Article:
Satellite Communications for Pilots, not Just Passengers

Image of an aeroplane on runway

When John F. Kennedy challenged Americans to land a man on the moon, the nation answered the call. If only it could do the same for the man or woman asking to land on time at Chicago's O'Hare airport. The combination of increased air traffic and inadequate investment in the country's aviation infrastructure has made flight delays an unpleasant fact of life for the more than 2.5 million people who traverse U.S. airports each day.4 Sitting on the tarmac or circling Los Angeles also imposes a high toll on the U.S. economy. A 2010 University of California study found that flight delays cost airlines, travelers and businesses outside the aviation sector $32.9 billion in 2007.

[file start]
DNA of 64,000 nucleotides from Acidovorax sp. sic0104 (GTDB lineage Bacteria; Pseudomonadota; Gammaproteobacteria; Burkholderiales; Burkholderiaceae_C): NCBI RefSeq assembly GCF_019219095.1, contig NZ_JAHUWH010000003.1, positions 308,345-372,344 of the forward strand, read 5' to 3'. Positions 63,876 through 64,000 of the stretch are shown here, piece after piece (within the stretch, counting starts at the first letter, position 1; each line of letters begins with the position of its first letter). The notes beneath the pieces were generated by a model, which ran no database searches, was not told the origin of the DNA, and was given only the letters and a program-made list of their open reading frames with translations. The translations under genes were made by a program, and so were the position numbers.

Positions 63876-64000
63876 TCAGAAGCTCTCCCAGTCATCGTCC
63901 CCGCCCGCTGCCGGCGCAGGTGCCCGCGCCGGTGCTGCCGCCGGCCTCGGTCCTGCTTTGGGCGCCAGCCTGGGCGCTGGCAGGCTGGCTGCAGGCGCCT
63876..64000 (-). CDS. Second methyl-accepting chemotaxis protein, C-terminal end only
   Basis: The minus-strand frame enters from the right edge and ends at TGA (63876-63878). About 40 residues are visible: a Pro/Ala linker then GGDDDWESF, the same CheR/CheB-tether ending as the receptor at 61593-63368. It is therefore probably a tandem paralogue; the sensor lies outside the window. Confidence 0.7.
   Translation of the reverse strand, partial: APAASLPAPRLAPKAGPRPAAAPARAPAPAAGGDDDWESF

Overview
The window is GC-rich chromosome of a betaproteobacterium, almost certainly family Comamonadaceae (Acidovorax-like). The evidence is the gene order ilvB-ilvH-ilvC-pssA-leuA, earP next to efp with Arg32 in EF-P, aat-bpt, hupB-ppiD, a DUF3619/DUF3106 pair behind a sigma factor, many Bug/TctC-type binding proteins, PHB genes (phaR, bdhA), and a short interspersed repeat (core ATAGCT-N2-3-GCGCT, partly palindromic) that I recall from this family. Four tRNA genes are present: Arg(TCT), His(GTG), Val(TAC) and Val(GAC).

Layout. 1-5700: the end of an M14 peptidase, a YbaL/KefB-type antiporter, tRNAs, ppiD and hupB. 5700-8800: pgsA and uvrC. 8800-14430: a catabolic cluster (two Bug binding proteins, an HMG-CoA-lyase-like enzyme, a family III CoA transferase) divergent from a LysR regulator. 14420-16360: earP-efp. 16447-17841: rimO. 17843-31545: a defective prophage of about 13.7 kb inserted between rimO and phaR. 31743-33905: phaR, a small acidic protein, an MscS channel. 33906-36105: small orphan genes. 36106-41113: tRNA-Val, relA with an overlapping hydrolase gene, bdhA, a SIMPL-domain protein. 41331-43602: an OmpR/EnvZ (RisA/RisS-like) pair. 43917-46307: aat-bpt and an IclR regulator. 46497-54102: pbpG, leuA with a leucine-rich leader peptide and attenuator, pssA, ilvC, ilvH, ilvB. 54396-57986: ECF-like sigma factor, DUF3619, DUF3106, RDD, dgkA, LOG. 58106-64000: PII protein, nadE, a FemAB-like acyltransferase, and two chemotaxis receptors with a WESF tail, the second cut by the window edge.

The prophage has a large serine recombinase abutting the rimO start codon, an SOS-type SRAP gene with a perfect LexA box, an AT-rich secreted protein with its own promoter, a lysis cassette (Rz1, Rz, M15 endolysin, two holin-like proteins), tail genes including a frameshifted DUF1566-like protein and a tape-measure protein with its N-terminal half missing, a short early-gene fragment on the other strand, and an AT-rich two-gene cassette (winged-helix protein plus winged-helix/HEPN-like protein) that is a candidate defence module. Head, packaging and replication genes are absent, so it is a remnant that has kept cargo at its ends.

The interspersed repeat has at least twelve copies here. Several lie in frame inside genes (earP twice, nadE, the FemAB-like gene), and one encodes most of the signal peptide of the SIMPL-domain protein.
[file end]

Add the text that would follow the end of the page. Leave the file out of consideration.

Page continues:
The vast majority of flight delays originate at the nation's most congested airports, like those in Atlanta, Chicago and New York, but delays at those hubs impact air traffic far afield of them, so easing congestion at them could speed up air travel nationally. The question is how best to relieve those bottlenecks. The Next Generation Air Traffic Control System (NextGen) might be the answer.

Designed to make the nation's air traffic control system more flexible and efficient, NextGen is gradually replacing the land-based radar currently being used to guide aircraft with a modern network of satellites. The system will also incorporate digital communications technology to support better communication among pilots and air traffic controllers, enabling the system to respond more quickly to storms, airport power failures or other events that could disrupt air traffic.